Schmidt targets launch pad of Challenge glory
Leinster boss insists ‘secondary’ European trophy now the priority
Published 05/04/2013 | 05:00
They haven't gone away you know.
Leinster are operating untypically beneath the shadows of the Heineken Cup quarter-finals – there was a notably low-key buzz to preparations this week, not helped by the IRFU dumping the Declan Kidney story into the mix.
Three times Heineken Cup champions in the past four years, it was easy to understand Isa Nacewa's initial reaction once his side had been eliminated from their pool in January and evicted into rugby's version of the Europa League.
"Season over," he muttered.
Leinster have had plenty of time to absorb that disappointment and, as other sides in its recent history have demonstrated – chiefly their bete noir, Clermont, and also Harlequins – Europe's ugly sister can still prove a launching pad to renewal.
Leinster's task, with not only a potential money-spinning RDS semi-final and potential Lansdowne Road final to come, has been to refocus their energies on, belatedly, completing the domestic and European double their supporters crave, even if there may not be a fourth Heineken star available.
"A European trophy is a European trophy," says head coach Joe Schmidt succinctly. "It's maybe not the one we initially would have liked but it's still one we'd dearly love to win now."
Despite its secondary status, the pedigree remaining in the strongest ever Challenge Cup quarter-final line-up, backboned by the arrival of two other eliminated Heineken Cup teams, indicates that it will be a more than worthy addition to the trophy cabinet.
Both European champions from last year, Leinster and Amlin Challenge Cup holders Biarritz, are among the last eight survivors amongst whom are included four former Heineken Cup champions with 10 titles between them – Toulouse (4), Leinster (3), Wasps (2) and Bath (1).
Contrast that to a Heineken Cup quarter-final line-up which includes only three former champions, with a total of just five crowns.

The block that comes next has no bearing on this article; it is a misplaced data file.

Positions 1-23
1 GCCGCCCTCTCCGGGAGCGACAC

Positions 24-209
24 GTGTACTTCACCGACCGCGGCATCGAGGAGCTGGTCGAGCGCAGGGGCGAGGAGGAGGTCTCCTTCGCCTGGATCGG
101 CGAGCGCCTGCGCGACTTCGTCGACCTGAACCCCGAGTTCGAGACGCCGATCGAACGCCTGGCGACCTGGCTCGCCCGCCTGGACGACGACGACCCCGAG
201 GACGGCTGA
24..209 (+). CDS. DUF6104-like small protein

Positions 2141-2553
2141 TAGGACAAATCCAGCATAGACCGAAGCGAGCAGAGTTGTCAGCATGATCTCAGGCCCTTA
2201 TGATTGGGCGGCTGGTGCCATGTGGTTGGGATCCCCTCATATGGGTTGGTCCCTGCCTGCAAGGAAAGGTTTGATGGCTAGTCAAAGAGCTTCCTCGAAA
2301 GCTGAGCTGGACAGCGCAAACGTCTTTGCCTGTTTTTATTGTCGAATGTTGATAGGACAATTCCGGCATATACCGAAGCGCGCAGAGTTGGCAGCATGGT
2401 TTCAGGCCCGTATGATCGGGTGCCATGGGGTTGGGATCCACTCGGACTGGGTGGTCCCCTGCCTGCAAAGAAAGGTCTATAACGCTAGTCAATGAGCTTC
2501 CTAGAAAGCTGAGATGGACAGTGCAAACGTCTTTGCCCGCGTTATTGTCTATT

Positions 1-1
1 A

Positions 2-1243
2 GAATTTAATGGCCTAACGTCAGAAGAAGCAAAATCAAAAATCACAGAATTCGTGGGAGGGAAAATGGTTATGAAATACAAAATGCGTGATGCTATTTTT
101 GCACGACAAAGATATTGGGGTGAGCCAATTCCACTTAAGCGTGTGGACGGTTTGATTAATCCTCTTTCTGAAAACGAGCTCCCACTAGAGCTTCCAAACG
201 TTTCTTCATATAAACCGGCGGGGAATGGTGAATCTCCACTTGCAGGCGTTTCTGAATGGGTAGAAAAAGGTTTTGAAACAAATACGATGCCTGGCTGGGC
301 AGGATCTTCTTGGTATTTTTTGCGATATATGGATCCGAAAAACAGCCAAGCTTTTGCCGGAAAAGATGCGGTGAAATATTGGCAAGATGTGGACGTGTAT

Two of the Amlin qualifiers – Bath and Wasps – have both previously completed the double of Heineken Cup and Challenge Cup triumphs and, such is the quality of this season's contenders that Gloucester – Challenge Cup winners in 2006 – are the only club in the Amlin last eight yet to appear in a Heineken Cup final.
These sides meet for the first time since a Twickenham pool game in 2009, in hindsight a pivotal moment for both team's fortunes, with Leinster then stirring themselves to become a European superpower while Wasps, Heineken kingpins themselves under Warren Gatland in 2004 and Ian McGeechan in 2007, lurched into a slump that almost encapsulated relegation and bankruptcy.
Over 33,000 watched a January pool game that descended into farce after injury to Leinster's Stan Wright prompted uncontested scrums, while Wasps bizarrely messed up a late try-scoring chance that allowed the province to escape with a crucial bonus point that kept them on course for the knock-out stages.
Wasps haven't appeared in the Heineken Cup since; while Leinster, via bloodgate and a remorseless destruction of Munster, achieved the first of three titles in an unprecedented four-year run of untrammelled success.